Shane Lowry still in the swing in Akron
Offaly man will tee up in the WGC as Harrington heads to Reno instead
Shane Lowry: this weekend can show how much he has developed since his debut appearance at Firestone in 2009 Photograph: Peter Byrne/PA Wire
The nature of the beast is that professional golf is results driven. And nowhere is this best encapsulated than in this week’s $8.75 million WGC-Bridgestone Invitational in Akron, Ohio, where Shane Lowry – courtesy of his Portugal Masters win last season – is in the field; and three-time Major champion Pádraig Harrington, without a win on any of the main tours since his 2008 US PGA title, isn’t.
Lowry will be joined at Firestone Country Club by world number two Rory McIlroy and Graeme McDowell – who yesterday paid a reconnaissance visit to Oak Hill ahead of next week’s USPGA, where he described the rough as “brutal” – whilst Harrington will, instead, compete in the Reno-Tahoe Open.
And, with his place in the US Tour’s FedEx Cup play-off series hanging in the balance, the Dubliner has added another tournament to his Stateside schedule in hope that it will lead to a run of five successive weeks in action.
Regular tour stop-off
Currently 123rd on the FedEx standings, and needing to stay inside the top-125 to make it into The Barclays, Harrington plays in this week’s regular tour stop-off in Reno, next week’s USPGA at Oak Hill and has added the following week’s Wyndham Championship with the aim of making The Barclays and the Deutsche Bank Championship, the opening two events of the end-of-season play-offs.
With one eye on preparing for next week’s USPGA, Harrington has another on his FedEx Cup position. It would constitute something of a disastrous season for him if he failed to make it into the play-offs and Harrington – “I need to get up the rankings,” he said – has concentrated on working on his wedge play and short game in practice during a week at home in Dublin following on from his British Open.
In preaching patience to himself, Harrington said: “I had hoped that the (British) Open would have been the week it would all come together, but unfortunately it wasn’t to be.”
Ironically, Harrington – who managed only six birdies in four rounds at Muirfield – is playing in Reno this week where the modified Stableford system is in play.
The system rewards birdies and eagles and means that pars, which were the hallmark of Harrington’s game in the US Open and the British Open, will only mean a player goes backwards. The bottom line is that he needs to get his approach play closer to the hole to improve his birdie prospects.
Whilst Harrington continues to look for a performance to ignite his season, Lowry – 82nd in the latest world rankings and, consequently, assured of his place in next week’s USPGA Championship – can gauge just how much he has developed as a player since his debut appearance at Firestone in 2009.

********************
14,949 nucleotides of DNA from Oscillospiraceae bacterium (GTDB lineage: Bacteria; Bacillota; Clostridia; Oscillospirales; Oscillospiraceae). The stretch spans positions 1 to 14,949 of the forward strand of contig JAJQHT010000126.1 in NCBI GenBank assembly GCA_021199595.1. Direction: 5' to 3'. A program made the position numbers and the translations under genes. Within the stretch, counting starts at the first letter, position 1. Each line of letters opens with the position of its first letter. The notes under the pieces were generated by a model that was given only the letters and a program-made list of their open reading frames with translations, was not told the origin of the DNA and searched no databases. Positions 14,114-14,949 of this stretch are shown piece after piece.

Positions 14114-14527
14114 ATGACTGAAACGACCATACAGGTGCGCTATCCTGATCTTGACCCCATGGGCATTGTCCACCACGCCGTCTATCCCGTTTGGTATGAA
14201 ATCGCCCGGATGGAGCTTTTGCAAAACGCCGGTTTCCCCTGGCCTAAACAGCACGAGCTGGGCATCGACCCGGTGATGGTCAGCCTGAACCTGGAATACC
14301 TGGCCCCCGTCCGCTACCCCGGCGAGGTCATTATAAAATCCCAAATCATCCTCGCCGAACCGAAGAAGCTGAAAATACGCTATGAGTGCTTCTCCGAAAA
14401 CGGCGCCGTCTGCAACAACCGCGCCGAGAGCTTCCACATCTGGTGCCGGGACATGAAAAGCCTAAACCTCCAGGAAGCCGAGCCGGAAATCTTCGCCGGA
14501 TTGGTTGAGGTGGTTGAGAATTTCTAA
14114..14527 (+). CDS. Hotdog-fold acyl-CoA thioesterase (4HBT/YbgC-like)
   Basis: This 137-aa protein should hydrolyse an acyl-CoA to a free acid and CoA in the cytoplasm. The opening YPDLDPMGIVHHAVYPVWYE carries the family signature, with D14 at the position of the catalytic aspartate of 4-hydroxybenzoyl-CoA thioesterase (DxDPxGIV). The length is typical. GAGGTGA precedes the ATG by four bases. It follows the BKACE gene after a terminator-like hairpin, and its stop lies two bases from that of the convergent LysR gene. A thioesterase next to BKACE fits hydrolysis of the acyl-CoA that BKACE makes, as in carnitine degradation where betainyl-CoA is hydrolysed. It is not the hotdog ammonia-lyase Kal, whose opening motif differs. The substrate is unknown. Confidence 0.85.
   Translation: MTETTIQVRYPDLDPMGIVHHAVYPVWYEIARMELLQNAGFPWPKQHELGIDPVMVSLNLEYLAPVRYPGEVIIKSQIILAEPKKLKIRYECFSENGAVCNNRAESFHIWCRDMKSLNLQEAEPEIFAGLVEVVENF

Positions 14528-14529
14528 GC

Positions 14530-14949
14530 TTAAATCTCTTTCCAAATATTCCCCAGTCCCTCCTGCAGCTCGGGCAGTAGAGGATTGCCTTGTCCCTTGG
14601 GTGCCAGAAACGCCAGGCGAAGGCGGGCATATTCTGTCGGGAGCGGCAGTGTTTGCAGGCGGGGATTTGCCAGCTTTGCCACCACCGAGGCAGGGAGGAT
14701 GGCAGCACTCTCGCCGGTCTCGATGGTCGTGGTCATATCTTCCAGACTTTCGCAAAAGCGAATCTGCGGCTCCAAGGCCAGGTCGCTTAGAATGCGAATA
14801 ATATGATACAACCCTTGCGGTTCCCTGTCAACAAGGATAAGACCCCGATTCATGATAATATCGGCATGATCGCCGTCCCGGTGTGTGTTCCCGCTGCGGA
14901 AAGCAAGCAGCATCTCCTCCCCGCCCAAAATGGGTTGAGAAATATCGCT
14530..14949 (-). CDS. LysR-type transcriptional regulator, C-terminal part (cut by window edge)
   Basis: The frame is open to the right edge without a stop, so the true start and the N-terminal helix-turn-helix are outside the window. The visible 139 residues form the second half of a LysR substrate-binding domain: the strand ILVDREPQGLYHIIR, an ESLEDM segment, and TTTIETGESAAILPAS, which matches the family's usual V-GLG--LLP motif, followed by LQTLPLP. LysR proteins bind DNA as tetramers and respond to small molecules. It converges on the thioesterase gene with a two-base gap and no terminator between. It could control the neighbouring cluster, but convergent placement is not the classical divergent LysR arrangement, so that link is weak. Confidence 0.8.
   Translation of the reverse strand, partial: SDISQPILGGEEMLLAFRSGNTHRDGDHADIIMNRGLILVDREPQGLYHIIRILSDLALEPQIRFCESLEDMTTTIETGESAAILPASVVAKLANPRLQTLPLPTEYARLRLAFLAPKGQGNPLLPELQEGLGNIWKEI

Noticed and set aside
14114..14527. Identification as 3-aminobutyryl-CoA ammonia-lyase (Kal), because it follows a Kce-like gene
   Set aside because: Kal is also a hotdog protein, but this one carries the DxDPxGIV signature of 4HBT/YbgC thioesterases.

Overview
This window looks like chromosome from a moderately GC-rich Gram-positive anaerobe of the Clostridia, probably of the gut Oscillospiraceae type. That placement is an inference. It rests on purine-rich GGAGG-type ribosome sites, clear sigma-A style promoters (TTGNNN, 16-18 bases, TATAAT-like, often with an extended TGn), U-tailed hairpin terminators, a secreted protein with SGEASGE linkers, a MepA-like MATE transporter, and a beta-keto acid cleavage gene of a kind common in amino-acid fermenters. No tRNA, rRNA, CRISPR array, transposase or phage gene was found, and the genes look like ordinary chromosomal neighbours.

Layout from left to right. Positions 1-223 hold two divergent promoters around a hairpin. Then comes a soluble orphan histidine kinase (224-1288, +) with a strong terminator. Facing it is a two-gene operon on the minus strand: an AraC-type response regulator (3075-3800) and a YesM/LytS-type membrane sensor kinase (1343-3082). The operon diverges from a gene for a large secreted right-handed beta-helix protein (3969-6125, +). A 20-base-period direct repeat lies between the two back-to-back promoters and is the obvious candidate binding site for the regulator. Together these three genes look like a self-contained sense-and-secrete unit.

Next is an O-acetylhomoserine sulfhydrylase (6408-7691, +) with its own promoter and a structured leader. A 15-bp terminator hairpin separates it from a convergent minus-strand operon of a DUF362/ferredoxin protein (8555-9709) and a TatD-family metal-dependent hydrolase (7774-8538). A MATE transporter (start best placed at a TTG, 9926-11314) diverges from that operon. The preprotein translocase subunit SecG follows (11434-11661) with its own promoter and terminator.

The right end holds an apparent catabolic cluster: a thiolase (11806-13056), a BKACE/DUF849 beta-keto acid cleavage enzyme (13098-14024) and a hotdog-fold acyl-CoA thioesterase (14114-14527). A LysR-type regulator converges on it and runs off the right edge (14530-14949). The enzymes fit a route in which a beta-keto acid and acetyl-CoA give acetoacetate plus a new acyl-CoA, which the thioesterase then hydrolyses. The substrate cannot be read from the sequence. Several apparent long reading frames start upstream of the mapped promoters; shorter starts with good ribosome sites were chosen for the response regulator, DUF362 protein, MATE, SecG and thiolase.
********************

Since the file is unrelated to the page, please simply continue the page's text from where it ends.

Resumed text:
“It’s four years ago now and I know my game is definitely a lot better than it was then. I am more experienced and a lot more comfortable in the surroundings (on tour) . . . I’m a much more mature player now,” said Lowry.
McDowell, who missed the three round cut at the Canadian Open and who yesterday moved on down to check out Oak Hill in Rochester, upstate New York, en route to Akron, and McIlroy are also in the field in Akron and, like Lowry, are guaranteed four rounds as there is no cut.
The 73-man field features 49 of the world’s top-50 (only Louis Oosthuizen, who is suffering from an neck injury is missing) and marks the return to action of British Open champion Phil Mickelson, who also took in a reconnaissance trip to Oak Hill yesterday in preparation for the USPGA. World number one Tiger Woods will be chasing an eighth title in the Bridgestone, although he has not won there since 2009.
Brandt Snedeker remained at number seven in the world rankings after capturing the Canadian Open on Sunday, his second tournament title and eighth top-10 of a season that also saw him spend almost two months sidelined with injury.
“It feels like two completely different years for me. First part of the year, I couldn’t do anything wrong. I was playing fantastic, and I got injured. I feel like I’ve been fighting to get myself back to the way I was at the beginning of the year. I’m not saying I’m there, but I’m close . . . it feels great to get a win, to validate all the hard work I’ve put in over the past three months where I haven’t played my best and know that I’m working on the right stuff and able to hold up under some pretty serious pressure.”